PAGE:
Ray Grabanski column: Week closes in sharp rally

Wheat Futures closed higher for the week, with the vast majority of the push coming into the closing bell Feb. 16. News remains limited, as exports continue to be slow and major winter wheat areas have received significant moisture. The late turn...


Futures closed higher for the week, with the vast majority of the push coming into the closing bell Feb. 16. News remains limited, as exports continue to be slow and major winter wheat areas have received significant moisture. The late turnaround appeared to be largely technical, fueled first by stronger corn prices and then on its own merits as it moved through minor resistance levels. Closing prices were impressive, as we saw trade hit the highest mark of a monthlong trading range. Most support will come from an effort by wheat markets to avoid becoming the feed grain of the market and regain some of its typical premium to corn. Minneapolis markets should benefit the most, as they need to maintain their acreage levels going into 2007.

USDA released weekly export data for the week with numbers returning to their disappointing trends. Export inspection data was posted Feb. 12 for the week ending Feb. 8 totaled 13.1 million bushels against expectations for 14 million to 17 million bushels. Sales numbers also were poor, totaling 361,000 metric ton, below expectations for 450,000 to 650,000 metric tons. Our high prices combined with firming dollar values and big competition from ex-Soviet states on the world market is making it difficult to be optimistic that this trend will change.

Last week's performance was the best in wheat for some time, but again, it was reliant on outside support. Most support appears to be from rumors that Southern Plains feeders are adding wheat to feed rations. Wheat is within 50 cents per bushel of the price of feed corn in this area and therefore becomes economical to feed instead of some corn in the rations. This becomes a limit for wheat prices to drop relative to corn as the entire wheat carry-out easily can be fed if this occurs for much time. So wheat prices will need to stay relatively strong to keep from feeding up all the food wheat supply. Since November, wheat prices have drifted lower in nearby months, while corn and beans push to new highs, so these prices have been coming together. Rumors that some cattle feeders bought the entire inventory of wheat at some elevators has been a red flag to wheat buyers that they cannot allow wheat prices to get too cheap or they risk losing available supplies to the feed bunk.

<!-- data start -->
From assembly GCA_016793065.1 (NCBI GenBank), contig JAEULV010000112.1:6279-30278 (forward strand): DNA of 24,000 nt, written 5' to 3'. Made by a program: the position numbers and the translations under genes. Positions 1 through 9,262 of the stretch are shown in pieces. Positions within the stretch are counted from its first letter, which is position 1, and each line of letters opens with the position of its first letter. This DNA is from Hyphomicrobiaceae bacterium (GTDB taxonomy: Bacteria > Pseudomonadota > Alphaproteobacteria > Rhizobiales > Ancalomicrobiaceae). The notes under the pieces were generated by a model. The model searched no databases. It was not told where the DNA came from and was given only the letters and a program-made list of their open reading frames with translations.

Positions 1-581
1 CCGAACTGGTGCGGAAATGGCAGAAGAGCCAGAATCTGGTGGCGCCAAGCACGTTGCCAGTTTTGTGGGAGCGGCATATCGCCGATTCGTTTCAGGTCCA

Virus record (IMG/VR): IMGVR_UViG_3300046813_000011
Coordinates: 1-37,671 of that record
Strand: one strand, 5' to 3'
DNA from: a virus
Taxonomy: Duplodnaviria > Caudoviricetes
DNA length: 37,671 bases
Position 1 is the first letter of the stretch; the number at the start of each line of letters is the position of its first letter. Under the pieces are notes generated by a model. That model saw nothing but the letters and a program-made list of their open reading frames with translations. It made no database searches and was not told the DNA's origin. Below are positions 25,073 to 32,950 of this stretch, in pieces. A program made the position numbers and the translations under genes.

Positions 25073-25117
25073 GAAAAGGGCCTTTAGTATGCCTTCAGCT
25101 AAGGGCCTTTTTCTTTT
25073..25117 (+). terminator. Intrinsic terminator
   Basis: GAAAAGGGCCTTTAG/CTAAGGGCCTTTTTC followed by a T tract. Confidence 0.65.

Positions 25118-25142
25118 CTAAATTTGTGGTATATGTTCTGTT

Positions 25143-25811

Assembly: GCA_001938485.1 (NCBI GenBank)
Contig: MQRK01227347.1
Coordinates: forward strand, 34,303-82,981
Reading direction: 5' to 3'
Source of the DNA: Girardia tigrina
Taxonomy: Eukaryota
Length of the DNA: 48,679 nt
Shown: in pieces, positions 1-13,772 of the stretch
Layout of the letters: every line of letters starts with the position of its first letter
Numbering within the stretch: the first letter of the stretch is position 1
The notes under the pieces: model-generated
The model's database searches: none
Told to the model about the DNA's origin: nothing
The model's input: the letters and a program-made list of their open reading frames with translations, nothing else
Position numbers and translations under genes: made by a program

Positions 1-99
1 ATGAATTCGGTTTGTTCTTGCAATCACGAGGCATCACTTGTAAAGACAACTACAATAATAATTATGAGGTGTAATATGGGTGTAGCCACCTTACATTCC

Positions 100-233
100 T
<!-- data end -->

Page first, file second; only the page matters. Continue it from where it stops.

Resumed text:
CornCorn futures continued to rally last week as concerns about 2007 production continued to plagued the market. Overall, moves during the day were limited, giving more of grinding tone than the shot higher we saw for most of the fall. Nonetheless, many contracts were able to make technical headway, attracting additional spec buyers into the market place. December new crop contracts closed at new all-time highs and were able to remain above previous resistance levels of $4. Even the old crop March contract finally seemed ready to stay above the $4 mark, although it gained only marginally in comparison to other months. Export sales as well as the release of USDA baseline data provided additional support.


Export sales numbers were positive, although sales numbers were delayed one day because of weather issues. USDA released export inspections Feb. 12. Numbers were relatively neutral but managed to provide minor support. USDA reports inspection of 37.7 million bushels of grain for shipment, within expectations of

34 million to 41 million bushels. This is 4.5 million bushels better than the previous week, with cumulative totals 17 percent ahead of a year ago. More impressive were the sales numbers for the week ending Feb. 8. USDA reported total sales of 1.3 million metric tons, well above trade expectations for 700,000 to 900,000 metric tons. This also is a 50 percent increase from the previous week. Year-to-date totals are 22.8 percent ahead of one year ago.

The market received the biggest news it had in a long time last week with the release of USDA baseline data. In a typical year, this report receives moderate attention at best, as it represents USDA estimates of supply and demand as far as 10 years into the future. This year, however, those views represent a huge impact on markets should be handled for 2007 and 2008.

In this report, ethanol demand is projected to increase two times last year's rate for 2007 to '08, with

3.2 billion bushels projected used for ethanol. That's up

1.05 billion from last year, or about twice the 550 million-bushel expansion in the 2006 to '07 crop year, and even larger than the 1 billion-bushel increase projected by USDA chief economist Keith Collins in his Jan.10 testimony to Congress. So on one hand, USDA is admitting that ethanol development is much faster than anyone expected for the 2007 to '08 crop year. Yet, in the baseline projections the increase for 2008 to '09 ethanol use growth drops to only 500 million bushels, or half the speed of increase for 2007 to '08. It slows further again for 2009 to '10, with only a 200 million-bushel increase (3.9 billion) and slows again for 2010 to '11 to only

100 million bushels (4 billion bushels total). These projections indicate USDA expects a rapid slowing down of the rate of expansion of corn use for ethanol, even after admitting that next year's growth is even larger than they thought it could be.